Globally, sharks are becoming increasingly recognized as species of conservation concern. Threats to sharks in Atlantic Canada include: bycatch and entanglement in fisheries and, in the case of Basking Sharks, vessel strikes.
At least six species of shark inhabit the Bay of Fundy, but little is known about their distribution, movements or occurrence in the Bay and even less so about the threats they face.
To learn more about sharks in the Bay of Fundy, the Grand Manan Whale and Seabird Research Station needs your help and contribution to:
1. Basking Shark Photo ID Catalogue. Individual Basking Sharks can be identified based on the shape of their dorsal fins and location of nicks and notches. Photos of individual sharks can tell us whether the same sharks return to the Bay of Fundy year after year and how individuals use the Bay within the same season.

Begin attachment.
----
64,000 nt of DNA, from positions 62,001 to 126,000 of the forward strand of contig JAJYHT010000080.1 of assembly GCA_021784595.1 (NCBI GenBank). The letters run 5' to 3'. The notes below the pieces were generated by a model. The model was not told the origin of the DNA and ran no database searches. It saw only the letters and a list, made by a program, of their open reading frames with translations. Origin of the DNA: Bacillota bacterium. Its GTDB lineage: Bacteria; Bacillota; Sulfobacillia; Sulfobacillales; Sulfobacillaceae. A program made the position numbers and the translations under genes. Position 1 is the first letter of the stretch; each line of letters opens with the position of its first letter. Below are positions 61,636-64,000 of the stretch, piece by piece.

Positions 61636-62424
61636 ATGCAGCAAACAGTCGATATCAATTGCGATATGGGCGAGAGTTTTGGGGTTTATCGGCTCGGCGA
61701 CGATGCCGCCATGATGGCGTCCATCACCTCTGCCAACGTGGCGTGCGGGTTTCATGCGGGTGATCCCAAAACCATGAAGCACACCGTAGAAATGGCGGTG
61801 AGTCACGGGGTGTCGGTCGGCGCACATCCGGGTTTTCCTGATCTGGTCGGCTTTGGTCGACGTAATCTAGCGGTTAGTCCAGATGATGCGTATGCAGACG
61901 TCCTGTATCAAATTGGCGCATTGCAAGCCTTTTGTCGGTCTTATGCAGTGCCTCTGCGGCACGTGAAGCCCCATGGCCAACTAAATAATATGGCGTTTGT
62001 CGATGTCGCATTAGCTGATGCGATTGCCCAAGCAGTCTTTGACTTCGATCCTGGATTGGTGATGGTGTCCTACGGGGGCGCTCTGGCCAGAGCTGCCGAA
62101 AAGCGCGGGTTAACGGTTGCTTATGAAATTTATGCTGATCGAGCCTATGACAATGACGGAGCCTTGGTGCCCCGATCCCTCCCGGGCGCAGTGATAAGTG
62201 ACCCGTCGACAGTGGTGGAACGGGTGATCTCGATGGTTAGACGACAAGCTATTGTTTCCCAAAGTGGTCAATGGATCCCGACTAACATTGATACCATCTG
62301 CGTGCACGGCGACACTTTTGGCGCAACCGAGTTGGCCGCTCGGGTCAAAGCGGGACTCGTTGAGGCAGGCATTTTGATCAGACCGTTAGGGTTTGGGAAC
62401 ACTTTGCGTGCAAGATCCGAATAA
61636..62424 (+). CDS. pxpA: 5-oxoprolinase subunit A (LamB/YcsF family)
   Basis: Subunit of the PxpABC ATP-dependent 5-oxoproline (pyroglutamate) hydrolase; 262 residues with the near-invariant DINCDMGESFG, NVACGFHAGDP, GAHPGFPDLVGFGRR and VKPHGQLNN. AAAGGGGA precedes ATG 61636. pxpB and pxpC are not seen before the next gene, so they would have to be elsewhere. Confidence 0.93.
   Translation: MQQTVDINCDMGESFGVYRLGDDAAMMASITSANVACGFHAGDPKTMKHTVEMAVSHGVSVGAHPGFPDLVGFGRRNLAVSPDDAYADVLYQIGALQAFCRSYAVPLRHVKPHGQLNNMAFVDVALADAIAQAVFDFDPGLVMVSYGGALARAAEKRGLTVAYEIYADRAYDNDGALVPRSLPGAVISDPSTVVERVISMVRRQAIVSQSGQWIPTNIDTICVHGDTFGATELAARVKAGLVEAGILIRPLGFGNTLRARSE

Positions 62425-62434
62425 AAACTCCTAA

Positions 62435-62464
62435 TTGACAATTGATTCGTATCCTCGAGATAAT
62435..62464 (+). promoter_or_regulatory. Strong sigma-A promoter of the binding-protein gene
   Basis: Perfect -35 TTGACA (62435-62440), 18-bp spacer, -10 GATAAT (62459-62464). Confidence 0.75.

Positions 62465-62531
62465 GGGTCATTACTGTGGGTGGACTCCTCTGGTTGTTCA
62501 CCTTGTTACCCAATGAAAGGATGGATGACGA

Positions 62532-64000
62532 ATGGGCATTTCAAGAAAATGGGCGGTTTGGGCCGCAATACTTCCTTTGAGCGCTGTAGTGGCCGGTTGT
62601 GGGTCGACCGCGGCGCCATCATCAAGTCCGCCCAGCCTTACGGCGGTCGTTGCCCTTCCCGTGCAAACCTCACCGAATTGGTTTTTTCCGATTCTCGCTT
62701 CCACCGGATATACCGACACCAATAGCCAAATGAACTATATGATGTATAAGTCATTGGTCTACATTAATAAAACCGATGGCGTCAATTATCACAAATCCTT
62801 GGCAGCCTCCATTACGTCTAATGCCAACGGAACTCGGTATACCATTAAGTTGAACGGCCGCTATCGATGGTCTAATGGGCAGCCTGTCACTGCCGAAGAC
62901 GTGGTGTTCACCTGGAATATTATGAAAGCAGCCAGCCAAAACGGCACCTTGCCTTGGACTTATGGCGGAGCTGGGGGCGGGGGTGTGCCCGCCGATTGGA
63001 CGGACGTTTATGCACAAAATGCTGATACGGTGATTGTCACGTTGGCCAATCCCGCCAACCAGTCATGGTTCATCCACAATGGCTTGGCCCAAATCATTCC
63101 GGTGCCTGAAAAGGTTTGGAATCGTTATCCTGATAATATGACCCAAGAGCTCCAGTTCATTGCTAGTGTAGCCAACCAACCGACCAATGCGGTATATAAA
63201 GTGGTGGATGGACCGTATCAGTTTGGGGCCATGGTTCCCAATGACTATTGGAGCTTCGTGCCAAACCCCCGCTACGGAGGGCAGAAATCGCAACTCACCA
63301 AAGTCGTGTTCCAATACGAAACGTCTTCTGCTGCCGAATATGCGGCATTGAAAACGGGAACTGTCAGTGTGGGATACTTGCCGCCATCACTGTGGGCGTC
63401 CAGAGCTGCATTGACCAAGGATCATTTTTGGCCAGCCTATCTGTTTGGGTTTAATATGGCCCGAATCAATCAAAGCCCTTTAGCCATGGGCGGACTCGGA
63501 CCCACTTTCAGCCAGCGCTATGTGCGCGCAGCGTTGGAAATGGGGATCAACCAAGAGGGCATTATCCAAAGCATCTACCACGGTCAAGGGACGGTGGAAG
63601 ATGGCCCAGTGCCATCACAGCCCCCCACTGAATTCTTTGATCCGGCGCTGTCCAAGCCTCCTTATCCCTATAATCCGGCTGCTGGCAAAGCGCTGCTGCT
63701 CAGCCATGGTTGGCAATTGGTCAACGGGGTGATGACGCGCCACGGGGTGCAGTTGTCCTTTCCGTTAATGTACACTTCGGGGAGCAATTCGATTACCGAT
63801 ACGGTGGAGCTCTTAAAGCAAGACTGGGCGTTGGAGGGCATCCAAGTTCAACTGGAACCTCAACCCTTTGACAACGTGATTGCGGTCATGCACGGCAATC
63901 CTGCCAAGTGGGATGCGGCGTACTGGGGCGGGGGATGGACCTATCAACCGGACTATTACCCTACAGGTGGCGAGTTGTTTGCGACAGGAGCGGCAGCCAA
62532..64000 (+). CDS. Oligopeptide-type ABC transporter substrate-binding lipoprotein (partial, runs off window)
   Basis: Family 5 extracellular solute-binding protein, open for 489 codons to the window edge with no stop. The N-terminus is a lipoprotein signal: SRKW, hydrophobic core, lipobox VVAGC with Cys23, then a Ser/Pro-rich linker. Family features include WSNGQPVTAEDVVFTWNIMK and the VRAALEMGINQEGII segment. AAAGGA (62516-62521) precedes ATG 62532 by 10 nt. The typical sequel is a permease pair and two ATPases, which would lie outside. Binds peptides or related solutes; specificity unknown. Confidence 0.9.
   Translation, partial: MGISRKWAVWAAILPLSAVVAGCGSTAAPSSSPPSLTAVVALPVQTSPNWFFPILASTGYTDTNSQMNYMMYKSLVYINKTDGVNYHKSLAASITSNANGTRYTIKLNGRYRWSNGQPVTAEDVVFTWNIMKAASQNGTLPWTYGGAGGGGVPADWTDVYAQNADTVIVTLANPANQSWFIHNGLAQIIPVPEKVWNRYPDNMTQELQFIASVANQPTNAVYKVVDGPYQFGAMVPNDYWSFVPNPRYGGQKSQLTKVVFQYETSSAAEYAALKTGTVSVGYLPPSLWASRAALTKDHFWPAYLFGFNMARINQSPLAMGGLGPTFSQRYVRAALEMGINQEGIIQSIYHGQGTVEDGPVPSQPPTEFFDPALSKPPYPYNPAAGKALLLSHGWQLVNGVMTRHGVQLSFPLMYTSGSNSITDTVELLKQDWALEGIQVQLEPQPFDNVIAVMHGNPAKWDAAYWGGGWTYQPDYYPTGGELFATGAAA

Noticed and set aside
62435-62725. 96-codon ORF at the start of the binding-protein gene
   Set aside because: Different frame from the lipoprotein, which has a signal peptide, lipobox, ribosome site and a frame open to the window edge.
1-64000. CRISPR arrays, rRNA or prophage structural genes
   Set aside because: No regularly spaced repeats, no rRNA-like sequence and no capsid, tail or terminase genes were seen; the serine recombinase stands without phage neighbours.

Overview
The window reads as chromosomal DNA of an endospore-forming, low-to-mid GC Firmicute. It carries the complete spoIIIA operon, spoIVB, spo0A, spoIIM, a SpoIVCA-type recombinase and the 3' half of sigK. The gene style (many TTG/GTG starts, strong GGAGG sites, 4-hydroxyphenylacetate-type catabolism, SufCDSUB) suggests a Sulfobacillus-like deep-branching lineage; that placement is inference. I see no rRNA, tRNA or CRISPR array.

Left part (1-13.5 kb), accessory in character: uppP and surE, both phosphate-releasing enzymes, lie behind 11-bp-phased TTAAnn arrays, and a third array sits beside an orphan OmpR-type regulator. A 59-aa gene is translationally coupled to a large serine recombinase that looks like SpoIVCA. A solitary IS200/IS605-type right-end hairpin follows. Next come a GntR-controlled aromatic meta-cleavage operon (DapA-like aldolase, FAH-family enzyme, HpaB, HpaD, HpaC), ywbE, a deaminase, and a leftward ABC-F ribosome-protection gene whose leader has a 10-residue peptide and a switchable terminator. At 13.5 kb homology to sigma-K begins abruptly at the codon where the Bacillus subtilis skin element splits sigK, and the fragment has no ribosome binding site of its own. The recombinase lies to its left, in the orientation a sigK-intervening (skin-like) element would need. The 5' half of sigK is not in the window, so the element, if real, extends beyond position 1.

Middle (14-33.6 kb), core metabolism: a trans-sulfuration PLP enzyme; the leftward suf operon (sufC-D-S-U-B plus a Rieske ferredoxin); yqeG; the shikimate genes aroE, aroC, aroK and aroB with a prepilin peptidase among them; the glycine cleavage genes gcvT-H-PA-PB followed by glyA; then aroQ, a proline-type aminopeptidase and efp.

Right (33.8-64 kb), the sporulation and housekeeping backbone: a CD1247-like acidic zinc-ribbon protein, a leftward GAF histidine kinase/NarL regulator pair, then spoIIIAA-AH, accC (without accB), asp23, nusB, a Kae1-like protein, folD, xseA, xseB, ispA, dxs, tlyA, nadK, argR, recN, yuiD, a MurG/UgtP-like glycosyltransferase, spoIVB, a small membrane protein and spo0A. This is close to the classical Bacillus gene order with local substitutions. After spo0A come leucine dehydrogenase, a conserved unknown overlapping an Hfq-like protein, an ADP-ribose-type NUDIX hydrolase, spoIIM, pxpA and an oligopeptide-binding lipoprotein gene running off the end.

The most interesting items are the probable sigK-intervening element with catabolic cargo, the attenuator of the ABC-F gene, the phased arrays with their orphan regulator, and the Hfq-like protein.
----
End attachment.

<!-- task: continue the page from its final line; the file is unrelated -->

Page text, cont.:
2. Shark Sighting Database. Sightings of all shark species will provide a better understanding of shark distribution and occurrence in the Bay of Fundy.
While most species of shark can be differentiated from one another, some shark species may be confused. To add to the problem, there are also other species, such as the Mola Mola or Ocean Sunfish, which further complicate proper identification.
Phone (toll-free): Via Marine Animal Response Society (MARS) Hotline 1-866-567-6277
Grand Manan Whale & Seabird Research Station and WWF would like to acknowledge the Government of Canada Habitat Stewardship Program for Species at Risk for supporting this work.
WWF would also like to acknowledge CSL Group Inc. and the Canadian Wildlife Federation for supporting this work.